I remember there being a time in my life when every discrete little event in a baseball game meant the world to me, when my reactions to the natural ebb and flow of each game most closely resembled those of somebody with a manic-depressive personality, and when I was so fixated on the minutia that I was virtually blind to the bigger picture. Save for the post-season (which is an altogether different proposition), that time has pretty much passed for me, and I'm thankful for that. You learn more about the game, you get a bit older, your perspective changes, and though you're still capable of watching and fully appreciating each individual game, you no longer have to descend into a neurotic state as you do it.
And since the trade deadline, it's been even easier for me to avoid getting overly wound up over the in-game setbacks, the unexpected, deflating rallies by the opposition, and everything else of that sort. A few months ago, a late-and-close situation was cause for abundant concern -- if Texas was ahead, it meant relying on a once-porous bullpen to bring the game home, and if Texas was behind, it felt as though a death sentence had already been imposed. Now? I just can't help but maintain a fairly substantial degree of confidence. The Rangers' win expectancy was turned upside-down -- from 96.9 to 41.7 percent -- in a span of just two innings yesterday afternoon, and yet I never seriously felt as though the game was slipping away. Maybe I'm vesting just a bit too much faith into the Uehara/Adams/Feliz three-headed monster, but it's funny how their mere presence can alter your perception of the Rangers' ability to lock up late-and-close games.
There was, however, one bullpen soldier who failed to execute when needed yesterday, and his latest failure does have some people wound up: Darren Oliver, a key piece in last year's run to the playoffs and still-quality reliever in the present whose political capital is running out. I say that he is still a quality pitcher in the present not to purposefully antagonize anyone, but because it is the truth: he's allowing around two-thirds of a home run per nine innings, he's still maintaining a strikeout-to-walk ratio in the vicinity of 4:1 (though the strikeouts have dropped off this year, from 9.5 K/9 down to 7.9 K/9), his BABIP has plummeted from .310 to .254, and his left-on-base percentage is still sitting in the 76-77 percent range. Hell, his ERA has even fallen by nearly half a run relative to last year. Why, then, are we so perturbed by his mere presence in close-and-late situations?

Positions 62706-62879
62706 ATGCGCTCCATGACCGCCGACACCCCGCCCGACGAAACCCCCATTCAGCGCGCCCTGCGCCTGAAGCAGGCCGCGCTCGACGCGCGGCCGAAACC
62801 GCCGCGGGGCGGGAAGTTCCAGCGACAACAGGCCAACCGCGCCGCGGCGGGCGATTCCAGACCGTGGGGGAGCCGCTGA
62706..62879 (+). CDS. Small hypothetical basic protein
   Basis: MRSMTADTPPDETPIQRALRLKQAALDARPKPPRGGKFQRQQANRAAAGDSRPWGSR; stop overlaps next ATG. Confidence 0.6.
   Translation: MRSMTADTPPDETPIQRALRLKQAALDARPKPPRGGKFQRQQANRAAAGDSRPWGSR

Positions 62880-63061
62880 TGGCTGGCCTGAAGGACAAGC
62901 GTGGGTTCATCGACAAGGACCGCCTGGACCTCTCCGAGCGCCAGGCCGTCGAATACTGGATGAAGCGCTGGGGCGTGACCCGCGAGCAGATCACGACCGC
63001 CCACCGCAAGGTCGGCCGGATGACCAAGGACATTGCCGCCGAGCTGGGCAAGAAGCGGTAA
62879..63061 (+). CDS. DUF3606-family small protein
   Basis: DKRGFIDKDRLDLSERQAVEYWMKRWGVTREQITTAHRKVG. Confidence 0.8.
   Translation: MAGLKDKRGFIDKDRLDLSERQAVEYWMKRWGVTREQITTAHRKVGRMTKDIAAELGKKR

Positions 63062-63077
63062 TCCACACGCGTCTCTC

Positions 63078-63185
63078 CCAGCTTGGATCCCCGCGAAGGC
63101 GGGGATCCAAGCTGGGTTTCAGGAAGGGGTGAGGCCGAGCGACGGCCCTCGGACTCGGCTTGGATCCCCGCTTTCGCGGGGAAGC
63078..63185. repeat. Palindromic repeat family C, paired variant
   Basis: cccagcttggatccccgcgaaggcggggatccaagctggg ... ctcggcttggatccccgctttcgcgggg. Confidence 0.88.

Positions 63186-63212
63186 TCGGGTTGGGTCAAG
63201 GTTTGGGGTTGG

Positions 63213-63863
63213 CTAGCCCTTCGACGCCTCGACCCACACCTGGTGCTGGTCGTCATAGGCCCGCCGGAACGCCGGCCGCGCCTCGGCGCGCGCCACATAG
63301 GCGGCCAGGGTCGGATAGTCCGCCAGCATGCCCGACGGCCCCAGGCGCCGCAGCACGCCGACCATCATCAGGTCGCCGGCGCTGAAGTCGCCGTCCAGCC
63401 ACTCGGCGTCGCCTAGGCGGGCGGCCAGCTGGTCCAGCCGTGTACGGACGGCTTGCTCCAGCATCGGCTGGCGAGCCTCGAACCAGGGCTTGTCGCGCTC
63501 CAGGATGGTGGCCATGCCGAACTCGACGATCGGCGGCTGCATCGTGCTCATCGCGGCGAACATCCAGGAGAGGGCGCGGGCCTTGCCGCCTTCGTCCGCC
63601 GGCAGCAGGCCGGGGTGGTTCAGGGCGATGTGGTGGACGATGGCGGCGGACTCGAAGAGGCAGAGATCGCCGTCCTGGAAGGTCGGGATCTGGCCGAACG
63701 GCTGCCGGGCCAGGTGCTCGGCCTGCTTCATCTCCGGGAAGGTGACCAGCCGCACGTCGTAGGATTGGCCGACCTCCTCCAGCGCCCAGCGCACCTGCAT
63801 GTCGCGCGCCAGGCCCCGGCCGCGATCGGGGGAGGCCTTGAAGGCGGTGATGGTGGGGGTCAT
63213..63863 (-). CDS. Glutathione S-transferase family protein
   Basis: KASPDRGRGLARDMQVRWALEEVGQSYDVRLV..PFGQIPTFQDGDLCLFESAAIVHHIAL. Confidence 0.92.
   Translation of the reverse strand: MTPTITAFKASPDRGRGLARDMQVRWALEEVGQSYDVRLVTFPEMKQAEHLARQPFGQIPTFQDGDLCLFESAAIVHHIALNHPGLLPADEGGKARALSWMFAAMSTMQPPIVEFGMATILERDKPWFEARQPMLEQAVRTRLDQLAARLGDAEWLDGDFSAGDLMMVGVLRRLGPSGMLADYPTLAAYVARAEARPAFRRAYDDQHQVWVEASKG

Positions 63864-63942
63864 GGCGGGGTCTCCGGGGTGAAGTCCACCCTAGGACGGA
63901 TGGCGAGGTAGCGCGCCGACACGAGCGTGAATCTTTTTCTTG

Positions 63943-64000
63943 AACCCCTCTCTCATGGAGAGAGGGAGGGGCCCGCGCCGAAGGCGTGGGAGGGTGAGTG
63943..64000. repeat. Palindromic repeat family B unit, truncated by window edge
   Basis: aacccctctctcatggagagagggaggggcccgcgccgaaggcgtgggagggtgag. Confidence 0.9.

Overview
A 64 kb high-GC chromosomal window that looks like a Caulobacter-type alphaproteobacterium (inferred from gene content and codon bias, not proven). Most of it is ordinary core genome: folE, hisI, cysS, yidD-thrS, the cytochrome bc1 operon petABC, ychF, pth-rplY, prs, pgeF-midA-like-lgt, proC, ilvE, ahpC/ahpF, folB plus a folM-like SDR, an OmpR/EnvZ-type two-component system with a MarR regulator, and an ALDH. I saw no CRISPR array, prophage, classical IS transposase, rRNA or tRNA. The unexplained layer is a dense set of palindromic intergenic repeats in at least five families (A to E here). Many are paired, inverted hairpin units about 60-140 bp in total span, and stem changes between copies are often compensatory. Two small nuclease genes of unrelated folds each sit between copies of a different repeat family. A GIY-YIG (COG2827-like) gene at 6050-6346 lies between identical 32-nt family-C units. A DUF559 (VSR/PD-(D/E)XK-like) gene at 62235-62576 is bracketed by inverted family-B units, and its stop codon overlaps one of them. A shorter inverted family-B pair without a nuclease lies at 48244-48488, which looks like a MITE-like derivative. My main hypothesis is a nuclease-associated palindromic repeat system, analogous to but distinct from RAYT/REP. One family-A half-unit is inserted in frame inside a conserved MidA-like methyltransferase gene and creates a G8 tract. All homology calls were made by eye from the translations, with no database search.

As you might already suspect, the answer is wrapped up within the concept of game leverage. Last year, FanGraphs began publishing a new Tom Tango-devised pair of statistics for relievers called "shutdowns" and "meltdowns," with a shutdown being a single appearance by a reliever where he contributed at least six percent to his team's overall win expectancy, and a meltdown being an appearance where he subtracted at least six percent. Last year, Oliver logged 22 "shutdowns" against just nine "meltdowns," which wasn't exactly within the realm of the elite, but was still rather acceptable all things considered. The year before that, it was 23 shutdowns against 10 meltdowns. And one more year before that, it was 19 shutdowns against only nine meltdowns.
But this year? This year, it's just 13 shutdowns against 12 meltdowns, with that latter figure being tied for the third-most meltdowns by any given relief pitcher in the majors this season, and easily beating out the seven meltdowns incurred by Neftali Feliz and Arthur Rhodes. What had always been a ratio of greater than two-to-one is now a ratio right around one-to-one, or, more specifically, 1.08, which ranks 112th out of 135 qualifying relievers this season. That's troubling, to say the least. That said, win probability and its derivatives aren't predictive in nature, so I don't think you can simply go out and declare that Oliver will continue pitching poorly in higher-leverage game situations -- hell, he could go out and begin turning that back around tomorrow, and it wouldn't surprise me too much. It's certainly worth keeping an eye on, though.
Now that I've thrown some heat towards the pitcher who allowed Oakland to scoot their fifth and sixth runs across the plate yesterday and knot the game up, I can throw some plaudits in the direction of the player who had been wearing on me for quite some time: David Murphy. It's been a bad year for Murphy, arguably bad enough to warrant non-tendering him after this season and trying to look for a superior fourth-outfielder solution on the open market, and in addition to struggling from a context-neutral standpoint, he's also posted up the worst WPA (-1.50) of any Ranger to take the field this season. You'd have serious difficult putting any kind of positive spin on his performance this season, and I think even Murphy would be inclined to agree with us on that point.
So, naturally, Murphy banged home the eventual game-winning run with a two-out single in the eighth inning against a legitimately dominant Andrew Bailey -- a play that bulked up the Rangers' win expectancy by 36.3 percent, and now, from a WPA standpoint, now stands out as Murphy's fourth-most valuable plate appearance of his entire major league career. One of the derogatory (and straw man-attacking) remarks that you sometimes see flung around by those in the vehemently anti-saber set is that the games aren't played within the confines of a spreadsheet ... but the thing is, I agree with that. Most saber-inclined types do agree with that. And Murphy's hit illustrates one of the beautiful things about baseball: unexpected things happen. Great players screw up. Struggling players rise up to become heroes. I wouldn't dream of having it any other way.